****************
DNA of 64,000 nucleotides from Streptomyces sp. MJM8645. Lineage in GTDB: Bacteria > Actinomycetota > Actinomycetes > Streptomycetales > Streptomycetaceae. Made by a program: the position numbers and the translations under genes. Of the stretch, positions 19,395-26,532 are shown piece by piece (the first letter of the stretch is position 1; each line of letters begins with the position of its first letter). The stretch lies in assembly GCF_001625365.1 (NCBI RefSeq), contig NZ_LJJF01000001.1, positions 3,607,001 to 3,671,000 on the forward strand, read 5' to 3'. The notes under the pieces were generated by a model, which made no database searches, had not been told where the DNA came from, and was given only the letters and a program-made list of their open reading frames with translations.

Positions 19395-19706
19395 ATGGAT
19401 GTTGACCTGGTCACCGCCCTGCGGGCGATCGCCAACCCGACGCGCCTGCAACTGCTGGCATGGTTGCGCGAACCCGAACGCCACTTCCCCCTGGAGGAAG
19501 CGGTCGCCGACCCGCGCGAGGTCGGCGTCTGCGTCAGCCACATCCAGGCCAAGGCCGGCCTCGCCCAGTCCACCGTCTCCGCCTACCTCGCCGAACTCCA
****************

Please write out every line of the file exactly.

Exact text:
DNA of 64,000 nucleotides from Streptomyces sp. MJM8645. Lineage in GTDB: Bacteria > Actinomycetota > Actinomycetes > Streptomycetales > Streptomycetaceae. Made by a program: the position numbers and the translations under genes. Of the stretch, positions 19,395-26,532 are shown piece by piece (the first letter of the stretch is position 1; each line of letters begins with the position of its first letter). The stretch lies in assembly GCF_001625365.1 (NCBI RefSeq), contig NZ_LJJF01000001.1, positions 3,607,001 to 3,671,000 on the forward strand, read 5' to 3'. The notes under the pieces were generated by a model, which made no database searches, had not been told where the DNA came from, and was given only the letters and a program-made list of their open reading frames with translations.

Positions 19395-19706
19395 ATGGAT
19401 GTTGACCTGGTCACCGCCCTGCGGGCGATCGCCAACCCGACGCGCCTGCAACTGCTGGCATGGTTGCGCGAACCCGAACGCCACTTCCCCCTGGAGGAAG
19501 CGGTCGCCGACCCGCGCGAGGTCGGCGTCTGCGTCAGCCACATCCAGGCCAAGGCCGGCCTCGCCCAGTCCACCGTCTCCGCCTACCTCGCCGAACTCCA